While breast self-exams are no longer considered an essential early cancer detection method, health care providers say they still have value.
The goal of self-exams is to increase familiarity with the breast tissue, which will make it easier to notice changes, said Joan Wendel, a nurse at The Vancouver Clinic's Breast Care Center.
"The women familiar with their tissue will be the ones that pick up the abnormality most quickly," Wendel said.
Those abnormalities can then be reported to a health care provider for further examination and, if necessary, testing, she said.
A study of women undergoing breast cancer surgery found that despite frequent screening mammograms, about 40 percent of breast cancers were discovered as the result of lumps or suspicious changes found during breast self-exams, according to the Mayo Clinic.
Breast exams don't, however, appear to affect breast cancer death rates.
An analysis of results from the two largest trials on breast self-exams found no difference in rates of breast cancer death after 15 years between women who did routine self-exams and those who did not, according to the Susan G. Komen organization.
Still, health care providers recommend women conduct monthly exams beginning at age 20. The best time of the month to perform the exam is during the week after menstruation, when the breast tissue is softest and easiest to examine, Wendel said.
Women who don't have monthly periods should pick a date and perform the exam on the same date each month, she said.
The self-exam has two parts: visual and physical.
Women should begin by examining their breasts in a mirror. They should inspect their breasts for bulges, dimpling in the skin and changes in skin color, Wendel said.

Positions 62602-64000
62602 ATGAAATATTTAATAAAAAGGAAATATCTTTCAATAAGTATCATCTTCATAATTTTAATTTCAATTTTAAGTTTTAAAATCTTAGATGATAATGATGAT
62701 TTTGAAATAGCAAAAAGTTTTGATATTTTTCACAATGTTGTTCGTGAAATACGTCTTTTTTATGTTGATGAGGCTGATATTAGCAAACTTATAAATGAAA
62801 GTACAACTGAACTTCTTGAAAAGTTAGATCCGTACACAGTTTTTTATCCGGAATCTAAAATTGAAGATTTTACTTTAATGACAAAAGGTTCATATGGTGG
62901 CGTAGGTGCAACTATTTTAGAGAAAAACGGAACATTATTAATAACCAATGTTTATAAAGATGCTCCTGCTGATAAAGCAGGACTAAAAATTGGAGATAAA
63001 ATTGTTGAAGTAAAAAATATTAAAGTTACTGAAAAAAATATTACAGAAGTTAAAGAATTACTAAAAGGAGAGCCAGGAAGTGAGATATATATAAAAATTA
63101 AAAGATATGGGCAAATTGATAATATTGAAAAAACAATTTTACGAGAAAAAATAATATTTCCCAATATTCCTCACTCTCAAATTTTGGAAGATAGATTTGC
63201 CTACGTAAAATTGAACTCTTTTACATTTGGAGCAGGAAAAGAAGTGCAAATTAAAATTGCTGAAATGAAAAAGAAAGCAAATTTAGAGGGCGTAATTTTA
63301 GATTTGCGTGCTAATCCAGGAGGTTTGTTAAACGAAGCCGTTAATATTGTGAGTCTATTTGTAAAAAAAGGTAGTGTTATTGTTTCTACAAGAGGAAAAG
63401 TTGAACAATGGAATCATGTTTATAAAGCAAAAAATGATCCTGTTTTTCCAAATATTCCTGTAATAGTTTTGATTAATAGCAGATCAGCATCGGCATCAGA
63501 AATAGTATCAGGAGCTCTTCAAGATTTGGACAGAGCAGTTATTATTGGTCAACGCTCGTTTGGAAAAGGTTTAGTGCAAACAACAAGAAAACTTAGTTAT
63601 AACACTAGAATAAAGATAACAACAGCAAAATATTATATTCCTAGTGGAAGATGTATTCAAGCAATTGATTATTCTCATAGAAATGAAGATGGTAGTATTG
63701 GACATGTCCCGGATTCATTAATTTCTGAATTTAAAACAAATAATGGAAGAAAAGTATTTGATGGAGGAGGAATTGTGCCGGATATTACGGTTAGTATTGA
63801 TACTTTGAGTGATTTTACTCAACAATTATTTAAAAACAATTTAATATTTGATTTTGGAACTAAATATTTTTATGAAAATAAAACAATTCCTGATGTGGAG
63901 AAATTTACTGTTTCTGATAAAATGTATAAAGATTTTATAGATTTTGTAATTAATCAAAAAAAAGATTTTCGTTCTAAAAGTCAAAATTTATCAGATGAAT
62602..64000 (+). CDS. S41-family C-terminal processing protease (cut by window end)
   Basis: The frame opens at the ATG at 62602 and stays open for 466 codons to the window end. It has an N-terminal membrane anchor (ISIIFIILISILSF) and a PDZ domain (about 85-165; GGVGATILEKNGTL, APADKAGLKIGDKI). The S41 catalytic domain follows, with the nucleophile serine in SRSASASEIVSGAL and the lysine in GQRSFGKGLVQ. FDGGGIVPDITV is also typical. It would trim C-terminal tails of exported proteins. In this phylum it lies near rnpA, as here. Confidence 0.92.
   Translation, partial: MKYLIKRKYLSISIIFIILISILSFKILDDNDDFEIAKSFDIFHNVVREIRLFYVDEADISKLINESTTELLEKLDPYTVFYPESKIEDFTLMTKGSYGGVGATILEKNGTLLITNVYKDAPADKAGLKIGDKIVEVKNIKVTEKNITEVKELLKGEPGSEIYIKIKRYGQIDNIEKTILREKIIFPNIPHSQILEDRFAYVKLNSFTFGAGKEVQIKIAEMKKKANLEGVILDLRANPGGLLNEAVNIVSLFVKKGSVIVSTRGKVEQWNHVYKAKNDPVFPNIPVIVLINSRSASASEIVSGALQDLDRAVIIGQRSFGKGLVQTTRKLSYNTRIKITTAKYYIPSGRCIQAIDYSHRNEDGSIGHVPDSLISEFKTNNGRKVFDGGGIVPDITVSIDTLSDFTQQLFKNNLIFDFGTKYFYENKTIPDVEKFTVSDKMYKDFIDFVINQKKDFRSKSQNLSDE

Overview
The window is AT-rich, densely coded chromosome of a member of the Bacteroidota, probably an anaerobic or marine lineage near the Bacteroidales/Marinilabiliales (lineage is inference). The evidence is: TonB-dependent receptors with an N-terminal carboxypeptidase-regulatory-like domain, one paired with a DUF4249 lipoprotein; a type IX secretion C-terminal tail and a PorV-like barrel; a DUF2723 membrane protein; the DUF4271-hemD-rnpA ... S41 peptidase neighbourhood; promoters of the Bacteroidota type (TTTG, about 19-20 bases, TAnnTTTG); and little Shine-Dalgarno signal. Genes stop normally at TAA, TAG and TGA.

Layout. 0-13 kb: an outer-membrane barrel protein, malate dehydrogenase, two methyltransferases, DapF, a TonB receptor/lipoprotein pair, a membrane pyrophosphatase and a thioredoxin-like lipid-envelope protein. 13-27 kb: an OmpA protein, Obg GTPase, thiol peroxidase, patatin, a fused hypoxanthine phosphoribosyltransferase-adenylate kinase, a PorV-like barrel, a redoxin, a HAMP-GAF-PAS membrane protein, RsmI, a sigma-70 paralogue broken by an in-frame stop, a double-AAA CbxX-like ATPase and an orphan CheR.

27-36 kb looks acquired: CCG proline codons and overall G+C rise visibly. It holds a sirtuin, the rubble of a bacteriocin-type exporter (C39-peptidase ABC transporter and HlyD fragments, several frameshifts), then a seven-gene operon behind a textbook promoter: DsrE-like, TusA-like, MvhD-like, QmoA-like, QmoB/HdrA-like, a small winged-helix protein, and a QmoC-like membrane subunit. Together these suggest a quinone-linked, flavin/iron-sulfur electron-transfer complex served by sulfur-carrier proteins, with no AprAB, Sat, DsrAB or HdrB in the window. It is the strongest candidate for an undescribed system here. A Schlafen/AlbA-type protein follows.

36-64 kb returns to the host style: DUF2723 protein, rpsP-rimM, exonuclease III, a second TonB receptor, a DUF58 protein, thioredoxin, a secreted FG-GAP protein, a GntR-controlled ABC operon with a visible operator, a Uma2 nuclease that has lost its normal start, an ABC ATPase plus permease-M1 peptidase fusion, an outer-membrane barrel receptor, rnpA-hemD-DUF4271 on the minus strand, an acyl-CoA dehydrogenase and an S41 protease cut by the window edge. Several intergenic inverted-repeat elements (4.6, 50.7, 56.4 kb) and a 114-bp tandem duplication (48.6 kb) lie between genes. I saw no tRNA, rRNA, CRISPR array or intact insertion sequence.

Women should also lift their arms above their heads and check the underside of the breasts for unusual bulges or dimpling, she said. Wendel also recommends women examine their breasts while placing their hands on their hips and pressing inward.
Women should also check their nipples for changes, such as discharge or the nipple becoming itchy or crusty, Wendel said.
For the second part of the breast self-exam, women should lie on their back on a bed with a towel or small pillow under their right shoulder, Wendel said. With the right arm raised above the head, the woman should use the pads (not the tips) of her middle three fingers on her left hand to feel for lumps in her right breast, she said.
Health care providers recommend women use one of two methods. One method is to use an up-and-down motion, beginning at the outside of the breast and working across the entire breast. The other method is to use a circular motion, beginning at the outside of the breast and working toward the nipple.
"Either is good," Wendel said. "The important part is covering all the breast tissue."
While feeling for lumps, women should apply different amounts of pressure to reach different depths of breast tissue, Wendel said. After finishing the examination of the right breast, switch arms and check the left breast.
"If you feel something that just feels different, that's the important message to take to your physician or your health care provider," Wendel said.
"Becoming familiar with breast tissue gives women the most information about what's normal for them and what's not," she added.